The Berlin Kinbaku Society

Passionate to research Japanese Bondage

2nd issue

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What you hold in your hands is the second edition of the Berlin Kinbaku Society Magazine. It appears almost exclusively in monotone black and white with a bit of blue and red. That is no accident as we are following the seasons with our research and this little piece covers WINTER.

A long, dark, and somehow strangely warm winter has ended  only to give way to even stranger and surrealistic times. Our topics for this issue were: emptiness, scarcity, the cold dryness of the lifeless plains of winter landscapes, grief, death, stillness, the silent waiting of the seeds deep in the dark earth but also the grotesque rites de passage of carne-val.

Berlin Kinbaku Society Magazine. Issue #2. Design: Kaley

As life passes, how do we deal with the marks it leaves upon us? How to live through times without light, times tainted by dark, cold, grey colours, hidden bymist?

Now we all are locked down in our homes, some of us alone, and also lonely. All Kinbaku venues are closed, events are cancelled. Scarcity holds court. New, fresh green leaves have come to the light, the air is warm and smells different. The trees are blossoming. But the city is motionless.

We are still in the void.

Winter was the season to mourn  losses. Some of us had to suffer through grieving the lost of loved ones. Toshio Saeki, one of the contemporary grandmasters Eru guro passed away this winter. There is only one way to go through the grief – one mustfinally accept the pain.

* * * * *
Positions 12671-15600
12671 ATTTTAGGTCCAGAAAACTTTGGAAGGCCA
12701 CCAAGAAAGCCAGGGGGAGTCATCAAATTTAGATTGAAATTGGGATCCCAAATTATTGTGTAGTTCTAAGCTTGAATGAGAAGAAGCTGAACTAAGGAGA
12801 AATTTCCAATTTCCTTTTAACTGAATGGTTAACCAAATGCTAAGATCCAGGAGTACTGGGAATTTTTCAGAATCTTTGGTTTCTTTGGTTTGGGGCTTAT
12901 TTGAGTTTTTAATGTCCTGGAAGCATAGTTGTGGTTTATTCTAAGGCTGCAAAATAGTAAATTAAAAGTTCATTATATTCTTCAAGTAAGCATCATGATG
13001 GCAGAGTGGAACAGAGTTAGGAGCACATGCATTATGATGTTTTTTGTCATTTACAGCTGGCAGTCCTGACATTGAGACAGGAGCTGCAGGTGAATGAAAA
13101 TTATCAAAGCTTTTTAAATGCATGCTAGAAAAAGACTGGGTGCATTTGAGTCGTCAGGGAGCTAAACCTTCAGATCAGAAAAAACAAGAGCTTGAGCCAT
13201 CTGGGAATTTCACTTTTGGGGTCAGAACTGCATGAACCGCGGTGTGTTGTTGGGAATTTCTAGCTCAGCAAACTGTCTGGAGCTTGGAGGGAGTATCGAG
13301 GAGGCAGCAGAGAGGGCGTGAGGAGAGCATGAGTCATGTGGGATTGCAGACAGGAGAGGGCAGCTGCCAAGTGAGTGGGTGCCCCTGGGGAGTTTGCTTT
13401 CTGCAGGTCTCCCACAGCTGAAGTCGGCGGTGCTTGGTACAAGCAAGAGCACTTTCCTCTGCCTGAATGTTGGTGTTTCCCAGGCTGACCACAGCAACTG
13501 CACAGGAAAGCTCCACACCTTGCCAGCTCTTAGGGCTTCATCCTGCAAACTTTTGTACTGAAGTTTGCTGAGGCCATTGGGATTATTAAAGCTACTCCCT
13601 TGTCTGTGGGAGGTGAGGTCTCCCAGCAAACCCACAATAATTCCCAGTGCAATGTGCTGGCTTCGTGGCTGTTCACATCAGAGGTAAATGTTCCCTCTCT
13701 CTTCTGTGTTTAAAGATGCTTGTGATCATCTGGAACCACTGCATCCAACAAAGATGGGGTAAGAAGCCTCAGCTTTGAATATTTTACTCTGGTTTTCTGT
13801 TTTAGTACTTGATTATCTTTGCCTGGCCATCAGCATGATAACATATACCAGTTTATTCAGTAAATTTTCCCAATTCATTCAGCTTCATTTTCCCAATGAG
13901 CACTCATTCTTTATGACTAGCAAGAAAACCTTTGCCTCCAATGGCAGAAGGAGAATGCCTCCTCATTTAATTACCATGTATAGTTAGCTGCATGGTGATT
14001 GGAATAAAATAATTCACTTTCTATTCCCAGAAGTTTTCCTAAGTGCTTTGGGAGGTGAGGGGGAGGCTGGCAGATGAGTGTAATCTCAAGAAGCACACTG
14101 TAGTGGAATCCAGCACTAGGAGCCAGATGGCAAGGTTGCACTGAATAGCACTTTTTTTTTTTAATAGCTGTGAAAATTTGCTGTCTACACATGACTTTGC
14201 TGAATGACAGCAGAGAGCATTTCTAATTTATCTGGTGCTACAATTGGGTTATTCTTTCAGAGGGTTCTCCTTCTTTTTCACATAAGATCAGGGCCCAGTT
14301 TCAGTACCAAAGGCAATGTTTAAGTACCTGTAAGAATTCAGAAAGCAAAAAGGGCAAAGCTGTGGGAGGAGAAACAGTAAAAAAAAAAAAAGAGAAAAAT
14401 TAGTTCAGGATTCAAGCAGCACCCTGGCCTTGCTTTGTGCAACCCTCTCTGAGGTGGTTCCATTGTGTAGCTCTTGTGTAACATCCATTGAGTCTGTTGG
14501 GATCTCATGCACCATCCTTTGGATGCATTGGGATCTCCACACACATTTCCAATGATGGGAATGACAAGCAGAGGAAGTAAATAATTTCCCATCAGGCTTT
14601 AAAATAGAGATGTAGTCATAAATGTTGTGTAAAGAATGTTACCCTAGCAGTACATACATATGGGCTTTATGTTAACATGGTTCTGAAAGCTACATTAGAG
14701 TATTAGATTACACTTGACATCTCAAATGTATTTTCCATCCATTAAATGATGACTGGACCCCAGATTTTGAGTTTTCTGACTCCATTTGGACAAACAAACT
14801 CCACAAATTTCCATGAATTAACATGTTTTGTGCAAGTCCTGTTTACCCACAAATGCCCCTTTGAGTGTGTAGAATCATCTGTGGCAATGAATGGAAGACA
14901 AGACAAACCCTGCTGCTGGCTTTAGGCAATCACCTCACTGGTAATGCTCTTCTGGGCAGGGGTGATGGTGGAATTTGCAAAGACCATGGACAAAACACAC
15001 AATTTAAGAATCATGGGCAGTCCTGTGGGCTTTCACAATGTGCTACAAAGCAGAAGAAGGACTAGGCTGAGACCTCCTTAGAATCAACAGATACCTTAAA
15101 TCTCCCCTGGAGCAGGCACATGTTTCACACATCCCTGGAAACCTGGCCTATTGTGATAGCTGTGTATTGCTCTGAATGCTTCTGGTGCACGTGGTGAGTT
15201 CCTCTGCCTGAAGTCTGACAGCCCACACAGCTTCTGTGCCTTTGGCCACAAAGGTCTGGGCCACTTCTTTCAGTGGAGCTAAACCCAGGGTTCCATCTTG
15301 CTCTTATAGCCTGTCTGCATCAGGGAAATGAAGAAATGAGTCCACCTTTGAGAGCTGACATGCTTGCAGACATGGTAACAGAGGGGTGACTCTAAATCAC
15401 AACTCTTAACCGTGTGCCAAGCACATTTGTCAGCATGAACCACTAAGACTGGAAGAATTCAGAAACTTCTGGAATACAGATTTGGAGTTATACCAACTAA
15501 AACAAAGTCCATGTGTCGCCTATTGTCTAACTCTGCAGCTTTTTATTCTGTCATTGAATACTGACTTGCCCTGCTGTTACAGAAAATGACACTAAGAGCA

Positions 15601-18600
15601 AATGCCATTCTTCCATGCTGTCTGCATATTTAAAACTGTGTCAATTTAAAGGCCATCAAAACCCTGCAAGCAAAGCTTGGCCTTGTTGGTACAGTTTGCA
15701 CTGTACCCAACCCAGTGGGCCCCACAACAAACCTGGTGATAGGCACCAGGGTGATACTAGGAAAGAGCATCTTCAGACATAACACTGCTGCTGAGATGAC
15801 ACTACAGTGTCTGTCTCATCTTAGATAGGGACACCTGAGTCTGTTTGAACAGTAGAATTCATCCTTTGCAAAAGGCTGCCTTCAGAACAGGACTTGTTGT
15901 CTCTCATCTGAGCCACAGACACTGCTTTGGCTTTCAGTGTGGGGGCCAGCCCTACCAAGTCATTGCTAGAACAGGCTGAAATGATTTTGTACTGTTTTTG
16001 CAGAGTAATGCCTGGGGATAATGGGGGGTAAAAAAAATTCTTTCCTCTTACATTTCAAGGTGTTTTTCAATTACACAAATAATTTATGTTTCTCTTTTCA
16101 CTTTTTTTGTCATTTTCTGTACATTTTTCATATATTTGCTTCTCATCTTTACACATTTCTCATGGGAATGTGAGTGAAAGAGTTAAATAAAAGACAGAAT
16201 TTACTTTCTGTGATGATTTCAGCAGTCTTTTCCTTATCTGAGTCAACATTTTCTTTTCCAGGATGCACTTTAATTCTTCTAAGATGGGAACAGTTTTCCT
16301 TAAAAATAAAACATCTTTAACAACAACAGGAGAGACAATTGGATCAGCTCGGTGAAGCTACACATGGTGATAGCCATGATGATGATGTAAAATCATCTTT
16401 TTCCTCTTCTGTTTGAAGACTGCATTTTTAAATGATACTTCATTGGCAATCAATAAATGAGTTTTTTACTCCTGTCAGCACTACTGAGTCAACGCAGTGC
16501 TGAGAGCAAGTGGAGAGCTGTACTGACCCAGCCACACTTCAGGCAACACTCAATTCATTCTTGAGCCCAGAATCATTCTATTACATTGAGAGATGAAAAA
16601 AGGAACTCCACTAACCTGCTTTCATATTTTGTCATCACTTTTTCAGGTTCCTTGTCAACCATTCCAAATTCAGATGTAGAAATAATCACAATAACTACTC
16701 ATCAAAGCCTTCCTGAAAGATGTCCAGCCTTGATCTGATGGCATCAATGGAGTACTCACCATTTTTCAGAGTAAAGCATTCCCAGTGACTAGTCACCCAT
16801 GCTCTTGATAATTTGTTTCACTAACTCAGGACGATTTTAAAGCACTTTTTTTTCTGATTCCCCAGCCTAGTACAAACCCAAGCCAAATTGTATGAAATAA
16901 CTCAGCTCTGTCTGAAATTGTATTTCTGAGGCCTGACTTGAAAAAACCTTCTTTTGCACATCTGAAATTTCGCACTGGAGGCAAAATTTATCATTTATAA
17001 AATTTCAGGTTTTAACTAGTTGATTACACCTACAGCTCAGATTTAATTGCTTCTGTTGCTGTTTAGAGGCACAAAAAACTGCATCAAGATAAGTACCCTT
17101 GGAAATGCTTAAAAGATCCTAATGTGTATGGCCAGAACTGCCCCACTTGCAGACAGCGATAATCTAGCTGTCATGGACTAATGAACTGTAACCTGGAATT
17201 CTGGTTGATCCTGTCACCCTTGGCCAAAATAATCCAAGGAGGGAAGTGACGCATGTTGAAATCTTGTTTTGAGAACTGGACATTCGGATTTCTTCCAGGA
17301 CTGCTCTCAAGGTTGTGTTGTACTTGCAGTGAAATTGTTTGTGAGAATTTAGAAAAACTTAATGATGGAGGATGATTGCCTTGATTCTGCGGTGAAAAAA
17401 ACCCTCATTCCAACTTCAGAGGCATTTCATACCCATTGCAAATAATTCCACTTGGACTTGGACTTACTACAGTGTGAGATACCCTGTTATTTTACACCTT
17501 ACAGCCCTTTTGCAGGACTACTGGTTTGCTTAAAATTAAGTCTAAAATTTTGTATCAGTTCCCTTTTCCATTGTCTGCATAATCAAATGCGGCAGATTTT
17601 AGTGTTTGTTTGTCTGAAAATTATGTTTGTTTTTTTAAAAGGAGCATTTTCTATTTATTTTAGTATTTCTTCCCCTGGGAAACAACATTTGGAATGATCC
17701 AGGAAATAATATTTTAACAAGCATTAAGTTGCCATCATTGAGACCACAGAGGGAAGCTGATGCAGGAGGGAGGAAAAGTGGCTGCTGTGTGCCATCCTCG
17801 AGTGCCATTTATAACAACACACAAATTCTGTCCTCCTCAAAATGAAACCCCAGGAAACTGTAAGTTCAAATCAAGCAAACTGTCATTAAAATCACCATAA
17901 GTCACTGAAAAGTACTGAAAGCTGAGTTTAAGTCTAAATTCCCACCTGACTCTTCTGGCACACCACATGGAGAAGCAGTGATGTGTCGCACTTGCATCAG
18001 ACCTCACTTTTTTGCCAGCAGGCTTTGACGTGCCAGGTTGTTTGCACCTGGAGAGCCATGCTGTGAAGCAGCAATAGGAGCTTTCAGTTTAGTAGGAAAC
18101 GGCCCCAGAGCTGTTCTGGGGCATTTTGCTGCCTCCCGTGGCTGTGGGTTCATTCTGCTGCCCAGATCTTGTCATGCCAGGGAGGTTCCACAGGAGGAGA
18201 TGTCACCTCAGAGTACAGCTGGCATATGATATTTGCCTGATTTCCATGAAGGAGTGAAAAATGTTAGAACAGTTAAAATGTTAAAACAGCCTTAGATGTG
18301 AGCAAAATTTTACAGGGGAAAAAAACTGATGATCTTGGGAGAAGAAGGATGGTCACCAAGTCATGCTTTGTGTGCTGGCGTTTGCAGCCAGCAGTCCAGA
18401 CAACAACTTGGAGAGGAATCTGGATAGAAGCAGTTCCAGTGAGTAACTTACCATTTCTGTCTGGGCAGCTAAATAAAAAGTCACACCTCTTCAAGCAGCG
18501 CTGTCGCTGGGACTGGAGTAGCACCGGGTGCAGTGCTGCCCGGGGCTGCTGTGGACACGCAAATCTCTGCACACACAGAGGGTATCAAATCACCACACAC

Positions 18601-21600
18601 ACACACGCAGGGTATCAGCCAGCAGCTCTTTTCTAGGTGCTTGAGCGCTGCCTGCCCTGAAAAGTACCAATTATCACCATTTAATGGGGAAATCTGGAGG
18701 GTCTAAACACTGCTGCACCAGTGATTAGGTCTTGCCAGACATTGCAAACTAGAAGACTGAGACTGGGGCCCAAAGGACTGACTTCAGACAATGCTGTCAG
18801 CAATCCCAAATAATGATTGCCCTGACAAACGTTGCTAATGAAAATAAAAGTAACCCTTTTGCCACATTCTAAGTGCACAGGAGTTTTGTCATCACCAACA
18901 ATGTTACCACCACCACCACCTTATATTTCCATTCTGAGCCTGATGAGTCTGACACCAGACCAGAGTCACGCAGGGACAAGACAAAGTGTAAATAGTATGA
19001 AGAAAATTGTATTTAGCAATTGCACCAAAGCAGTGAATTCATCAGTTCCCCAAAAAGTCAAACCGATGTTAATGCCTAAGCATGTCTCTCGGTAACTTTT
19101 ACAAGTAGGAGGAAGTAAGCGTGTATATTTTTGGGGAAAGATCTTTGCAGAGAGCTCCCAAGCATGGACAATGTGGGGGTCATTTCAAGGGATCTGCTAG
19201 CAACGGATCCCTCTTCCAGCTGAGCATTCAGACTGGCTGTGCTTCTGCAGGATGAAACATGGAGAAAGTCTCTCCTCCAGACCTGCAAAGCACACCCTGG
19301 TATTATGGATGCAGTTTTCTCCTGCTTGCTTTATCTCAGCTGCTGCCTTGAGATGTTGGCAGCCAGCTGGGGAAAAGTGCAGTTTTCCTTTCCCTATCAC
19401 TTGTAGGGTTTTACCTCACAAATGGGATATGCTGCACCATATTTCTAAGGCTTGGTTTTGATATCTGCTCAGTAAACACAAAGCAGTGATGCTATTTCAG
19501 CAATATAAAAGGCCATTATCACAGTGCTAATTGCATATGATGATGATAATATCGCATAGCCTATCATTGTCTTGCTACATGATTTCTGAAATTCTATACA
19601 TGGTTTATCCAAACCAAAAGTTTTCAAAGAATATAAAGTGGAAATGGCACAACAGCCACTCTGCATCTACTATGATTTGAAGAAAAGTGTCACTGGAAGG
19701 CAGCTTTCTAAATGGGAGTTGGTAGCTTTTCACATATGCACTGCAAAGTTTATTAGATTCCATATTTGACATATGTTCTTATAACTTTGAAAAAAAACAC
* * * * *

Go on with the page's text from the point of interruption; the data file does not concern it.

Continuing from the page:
So pain, again, becamea topic of our research. But how different is the angle from which we look at itin this winter issue. 

What you hold in your hands is the manifestation of our last quarter’s research, from December 2019 to February 2020, and how these topics are related to Kinbaku. We hope you enjoy reading it, as most of our readers enjoyed the first issue. We were overwhelmed by the positive feedback—and the fact that all of our limited edition prints are gone. We shipped to the UK, Denmark, Sweden, the Netherlands, Poland, Spain (Tenerife), and even to the USA. Many thanks to everyone who supported this project, buying a magazine or donating money.

What also happened in this season, even before the VIRUS caused so muchisolation and distance, was that we didn’t come together as much as we had wished to tie together, to share our research in Kinbaku—in person . But with all the research, we shall not forget to tie at the end. Only when we practice Kinbaku, only when aiming to become better, we can create depth.

Now Spring has come. We are still in the void.

As many businesses have done it, as many educators try—we will have to go virtual. Some of us—some of you!—are privileged enough to be together with partners. Other’s might be alone, but find tranquility for contemplation, writing, and drawing.

We would like to call out to you:send us your contributions. The next issue wants to come to light. Spring is energetic, raising juices, breaking through the dry crust in an explosion of fertility. How does this influence your Kinbaku? Do you tie differently when the air is warm and the trees are green?

But for now, maybe, we can sweeten your isolation at home. Sit down in a chair, make a tea, or grab a beer, or wine and indulge yourself with our second issue of this magazine. We gave our best! Therefore, we would be even more delighted when you take it to bed, read it under the blanket – and get some “beautiful feelings.”

April 2020 | Alexander MA

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